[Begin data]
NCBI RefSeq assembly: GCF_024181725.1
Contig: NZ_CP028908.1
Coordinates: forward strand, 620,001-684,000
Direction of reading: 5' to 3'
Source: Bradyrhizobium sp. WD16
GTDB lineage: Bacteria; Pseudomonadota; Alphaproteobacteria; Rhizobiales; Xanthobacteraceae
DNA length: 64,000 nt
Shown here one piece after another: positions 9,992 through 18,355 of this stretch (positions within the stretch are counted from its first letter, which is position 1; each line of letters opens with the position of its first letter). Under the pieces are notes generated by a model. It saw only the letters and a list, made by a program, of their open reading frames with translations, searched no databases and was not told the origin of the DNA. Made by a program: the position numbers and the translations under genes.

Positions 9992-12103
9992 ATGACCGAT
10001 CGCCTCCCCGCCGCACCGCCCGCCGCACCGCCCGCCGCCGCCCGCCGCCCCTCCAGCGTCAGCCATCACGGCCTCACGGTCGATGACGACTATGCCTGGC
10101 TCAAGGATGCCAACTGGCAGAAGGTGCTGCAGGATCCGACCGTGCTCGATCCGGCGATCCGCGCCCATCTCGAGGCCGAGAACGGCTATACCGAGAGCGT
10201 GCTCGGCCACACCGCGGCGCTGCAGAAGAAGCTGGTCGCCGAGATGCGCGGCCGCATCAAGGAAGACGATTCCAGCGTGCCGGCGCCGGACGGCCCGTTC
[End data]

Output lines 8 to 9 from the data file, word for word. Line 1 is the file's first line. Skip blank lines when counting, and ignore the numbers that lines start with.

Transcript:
Shown here one piece after another: positions 9,992 through 18,355 of this stretch (positions within the stretch are counted from its first letter, which is position 1; each line of letters opens with the position of its first letter). Under the pieces are notes generated by a model. It saw only the letters and a list, made by a program, of their open reading frames with translations, searched no databases and was not told the origin of the DNA. Made by a program: the position numbers and the translations under genes.

Positions 9992-12103